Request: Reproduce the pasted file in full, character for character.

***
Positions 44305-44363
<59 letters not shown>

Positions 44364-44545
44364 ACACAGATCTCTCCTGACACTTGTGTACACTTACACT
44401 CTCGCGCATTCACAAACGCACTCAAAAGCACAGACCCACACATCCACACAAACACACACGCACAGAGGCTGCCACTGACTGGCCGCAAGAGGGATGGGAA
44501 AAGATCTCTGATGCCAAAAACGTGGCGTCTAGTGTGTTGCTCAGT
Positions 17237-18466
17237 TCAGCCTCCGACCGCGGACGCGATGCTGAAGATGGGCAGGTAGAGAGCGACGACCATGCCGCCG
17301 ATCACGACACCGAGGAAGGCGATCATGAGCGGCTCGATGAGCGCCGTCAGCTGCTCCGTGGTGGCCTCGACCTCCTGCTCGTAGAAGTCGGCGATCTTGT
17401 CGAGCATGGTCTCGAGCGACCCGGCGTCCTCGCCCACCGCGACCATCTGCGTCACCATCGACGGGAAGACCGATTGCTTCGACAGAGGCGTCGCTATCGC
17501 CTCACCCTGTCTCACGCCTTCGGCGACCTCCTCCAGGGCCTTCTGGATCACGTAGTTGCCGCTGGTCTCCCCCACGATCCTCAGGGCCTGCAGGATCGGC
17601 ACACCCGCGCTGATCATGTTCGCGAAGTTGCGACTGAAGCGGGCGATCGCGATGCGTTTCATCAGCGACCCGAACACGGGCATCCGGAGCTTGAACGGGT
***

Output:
Positions 44305-44363
<59 letters not shown>

Positions 44364-44545
44364 ACACAGATCTCTCCTGACACTTGTGTACACTTACACT
44401 CTCGCGCATTCACAAACGCACTCAAAAGCACAGACCCACACATCCACACAAACACACACGCACAGAGGCTGCCACTGACTGGCCGCAAGAGGGATGGGAA
44501 AAGATCTCTGATGCCAAAAACGTGGCGTCTAGTGTGTTGCTCAGT
Positions 17237-18466
17237 TCAGCCTCCGACCGCGGACGCGATGCTGAAGATGGGCAGGTAGAGAGCGACGACCATGCCGCCG
17301 ATCACGACACCGAGGAAGGCGATCATGAGCGGCTCGATGAGCGCCGTCAGCTGCTCCGTGGTGGCCTCGACCTCCTGCTCGTAGAAGTCGGCGATCTTGT
17401 CGAGCATGGTCTCGAGCGACCCGGCGTCCTCGCCCACCGCGACCATCTGCGTCACCATCGACGGGAAGACCGATTGCTTCGACAGAGGCGTCGCTATCGC
17501 CTCACCCTGTCTCACGCCTTCGGCGACCTCCTCCAGGGCCTTCTGGATCACGTAGTTGCCGCTGGTCTCCCCCACGATCCTCAGGGCCTGCAGGATCGGC
17601 ACACCCGCGCTGATCATGTTCGCGAAGTTGCGACTGAAGCGGGCGATCGCGATGCGTTTCATCAGCGACCCGAACACGGGCATCCGGAGCTTGAACGGGT